So, confession time. I have never liked Spiderman. I only read a few comic when I was young and they were pretty mediocre, and it wasn’t until the Sam Raimi movies that I was exposed to the friendly neighborhood web slinger again. AND I FUCKING HATE THOSE MOVIES. Without going too much into it, the main reason is the portrayal of Spiderman himself, by one Tobey Maguire, as a simpering, annoying idiot.

When I voiced this to a friend who was an avid comic reader, around the time of the second movie or so, he told me that WAS Spiderman, and I probably wouldn’t like any comics with him in it either. So I really never was interested until I found out from much more…informed people that this is not how Spiderman actually is supposed to be. So I thought “Well, I should read some Spiderman then!”. But no, dear reader. For by these same people I was also informed that Spidey had taken a nose dive with the events of a book called One More Day, in which Spiderman makes a deal with the devil because blah blah blah (if you really don’t know by now, the Internet is full of stuff about it and why it sucked).

But, being and objective reader and not wanting to just give up again on this franchise, I decided to throw caution and good sense to the wind and picked up this issue, mainly because the variant cover looked good. It…kinda worked out?

Summary: So, we open with a brief monologue from Peter Parker recapping some events, kind of. He mostly just talks about how beautiful Mary Jane looked at the wedding. But, in between Spider-dweebs babbling, we get brief info about Jonah Jameson, Spideys “worst enemy”, becoming mayor, Jonah’s dad marrying Aunt May, and Dr. Octopus and Norman Osborn doing evil things that will have no effect on this issue.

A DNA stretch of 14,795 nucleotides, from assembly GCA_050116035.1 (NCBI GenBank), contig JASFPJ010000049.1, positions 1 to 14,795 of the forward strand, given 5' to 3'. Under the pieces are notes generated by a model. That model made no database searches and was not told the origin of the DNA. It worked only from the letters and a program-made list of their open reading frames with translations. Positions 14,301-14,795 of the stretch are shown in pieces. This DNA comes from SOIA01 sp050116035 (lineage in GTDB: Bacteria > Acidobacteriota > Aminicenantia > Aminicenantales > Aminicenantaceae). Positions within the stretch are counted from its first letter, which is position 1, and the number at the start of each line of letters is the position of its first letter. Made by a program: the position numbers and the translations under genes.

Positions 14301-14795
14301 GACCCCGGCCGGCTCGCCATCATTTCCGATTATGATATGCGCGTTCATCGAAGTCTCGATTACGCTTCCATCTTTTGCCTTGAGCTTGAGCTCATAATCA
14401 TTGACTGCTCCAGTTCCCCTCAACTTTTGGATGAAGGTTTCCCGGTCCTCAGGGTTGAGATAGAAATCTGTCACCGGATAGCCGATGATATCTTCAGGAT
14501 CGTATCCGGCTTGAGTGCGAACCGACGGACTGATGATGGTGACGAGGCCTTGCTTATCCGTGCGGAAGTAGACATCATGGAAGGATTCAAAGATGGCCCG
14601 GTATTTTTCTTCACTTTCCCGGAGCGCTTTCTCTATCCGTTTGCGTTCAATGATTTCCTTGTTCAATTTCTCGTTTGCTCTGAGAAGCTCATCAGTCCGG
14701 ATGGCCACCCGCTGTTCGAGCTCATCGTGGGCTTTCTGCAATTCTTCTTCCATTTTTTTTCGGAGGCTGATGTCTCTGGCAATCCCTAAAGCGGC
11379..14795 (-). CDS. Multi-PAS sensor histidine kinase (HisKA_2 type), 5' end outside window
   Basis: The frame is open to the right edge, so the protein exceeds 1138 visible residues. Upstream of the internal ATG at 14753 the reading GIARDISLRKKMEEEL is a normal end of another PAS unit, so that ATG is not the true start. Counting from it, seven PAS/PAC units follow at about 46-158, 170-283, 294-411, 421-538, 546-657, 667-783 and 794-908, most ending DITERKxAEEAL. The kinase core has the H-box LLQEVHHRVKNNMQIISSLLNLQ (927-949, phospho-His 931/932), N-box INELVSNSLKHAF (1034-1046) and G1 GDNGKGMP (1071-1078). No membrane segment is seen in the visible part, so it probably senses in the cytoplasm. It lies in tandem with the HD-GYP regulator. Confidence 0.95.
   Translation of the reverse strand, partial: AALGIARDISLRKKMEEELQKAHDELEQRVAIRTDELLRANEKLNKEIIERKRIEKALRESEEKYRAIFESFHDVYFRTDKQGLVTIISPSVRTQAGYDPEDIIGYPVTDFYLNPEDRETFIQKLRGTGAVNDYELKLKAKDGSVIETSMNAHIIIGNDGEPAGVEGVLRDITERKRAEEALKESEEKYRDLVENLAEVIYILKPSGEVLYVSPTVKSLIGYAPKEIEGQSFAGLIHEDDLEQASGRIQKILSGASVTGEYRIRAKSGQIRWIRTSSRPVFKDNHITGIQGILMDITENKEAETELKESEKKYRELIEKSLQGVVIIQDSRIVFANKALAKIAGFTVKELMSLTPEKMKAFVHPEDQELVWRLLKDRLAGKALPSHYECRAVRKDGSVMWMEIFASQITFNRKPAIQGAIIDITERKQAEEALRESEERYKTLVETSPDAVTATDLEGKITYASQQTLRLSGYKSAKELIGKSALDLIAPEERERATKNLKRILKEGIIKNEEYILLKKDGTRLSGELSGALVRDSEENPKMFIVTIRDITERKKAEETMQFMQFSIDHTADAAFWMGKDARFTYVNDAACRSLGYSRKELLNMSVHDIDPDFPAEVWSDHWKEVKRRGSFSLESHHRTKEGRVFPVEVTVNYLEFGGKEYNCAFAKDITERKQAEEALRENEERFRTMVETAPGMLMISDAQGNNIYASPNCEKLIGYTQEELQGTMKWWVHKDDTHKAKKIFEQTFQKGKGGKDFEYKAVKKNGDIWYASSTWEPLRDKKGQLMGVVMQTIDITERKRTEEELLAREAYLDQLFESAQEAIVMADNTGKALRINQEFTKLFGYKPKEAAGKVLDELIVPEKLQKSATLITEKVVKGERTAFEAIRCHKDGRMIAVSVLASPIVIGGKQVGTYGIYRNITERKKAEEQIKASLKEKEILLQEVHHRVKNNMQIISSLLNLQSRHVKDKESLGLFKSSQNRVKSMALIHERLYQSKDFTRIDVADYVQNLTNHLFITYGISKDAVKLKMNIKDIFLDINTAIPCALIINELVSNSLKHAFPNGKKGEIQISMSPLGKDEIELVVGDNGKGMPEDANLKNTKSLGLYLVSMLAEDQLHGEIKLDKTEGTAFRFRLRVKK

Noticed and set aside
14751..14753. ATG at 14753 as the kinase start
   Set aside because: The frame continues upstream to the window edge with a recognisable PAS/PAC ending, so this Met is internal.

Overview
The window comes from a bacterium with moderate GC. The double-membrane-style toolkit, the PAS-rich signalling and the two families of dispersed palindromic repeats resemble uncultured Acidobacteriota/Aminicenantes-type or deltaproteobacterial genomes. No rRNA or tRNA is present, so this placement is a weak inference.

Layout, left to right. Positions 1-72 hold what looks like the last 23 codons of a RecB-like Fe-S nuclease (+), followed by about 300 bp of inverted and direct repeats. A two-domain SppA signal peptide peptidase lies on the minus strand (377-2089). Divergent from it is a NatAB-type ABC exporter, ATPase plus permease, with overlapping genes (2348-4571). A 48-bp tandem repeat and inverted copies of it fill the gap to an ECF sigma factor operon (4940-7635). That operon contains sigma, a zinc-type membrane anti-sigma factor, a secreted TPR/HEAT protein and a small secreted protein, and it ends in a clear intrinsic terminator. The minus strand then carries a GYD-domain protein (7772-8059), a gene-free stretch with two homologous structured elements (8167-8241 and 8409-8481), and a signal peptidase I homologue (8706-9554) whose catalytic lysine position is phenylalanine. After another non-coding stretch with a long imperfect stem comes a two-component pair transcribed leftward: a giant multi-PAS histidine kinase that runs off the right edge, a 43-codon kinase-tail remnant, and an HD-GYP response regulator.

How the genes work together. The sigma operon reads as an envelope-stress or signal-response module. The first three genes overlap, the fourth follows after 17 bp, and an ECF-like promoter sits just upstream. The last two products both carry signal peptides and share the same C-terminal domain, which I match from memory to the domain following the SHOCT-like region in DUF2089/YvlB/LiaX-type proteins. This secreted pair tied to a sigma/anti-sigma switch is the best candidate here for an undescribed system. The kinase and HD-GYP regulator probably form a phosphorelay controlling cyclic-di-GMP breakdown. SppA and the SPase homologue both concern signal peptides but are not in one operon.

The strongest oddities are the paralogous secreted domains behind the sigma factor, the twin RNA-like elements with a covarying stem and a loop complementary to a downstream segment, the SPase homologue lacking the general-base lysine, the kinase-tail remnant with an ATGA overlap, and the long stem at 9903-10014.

The comic proper begins with a series of flashbacks about Aunt May’s wedding reception and how Mary Jane was there. Interspersed with this is Peter waking up the next morning in bed with someone named Michelle (apparently his roommate who doesn’t like him) and her getting pissed at him because…he doesn’t remember? Whatever. Point is, she says she wants him gone.


Oh, believe me, Spidey, many comic book fans have beaten you to it.

Then, Spidey swings over to his Aunt May’s house, looking for a place to stay, but finds that it is now populated by relatives, living there until Aunt May returns from her honeymoon. So he saunters off, pondering what he can remember of last night’s event (he made a date with MJ, but can’t remember when or where).

From there, the comic goes into classic Super Hero mode: Peter finds out about a fire, shows up, saves the day with somewhat witty remarks and quick thinking.


“Fear not, citizen, for I am the Incredible Firescreamer! With the amazing ability to yell out fire!”

The comic ends with Peter remembering where to meet MJ, but sadly she oversleeps and never shows up. It also contains a short little bonus story about parenting and role models, that is alright, I guess. A little corny, but that’s better than nothing.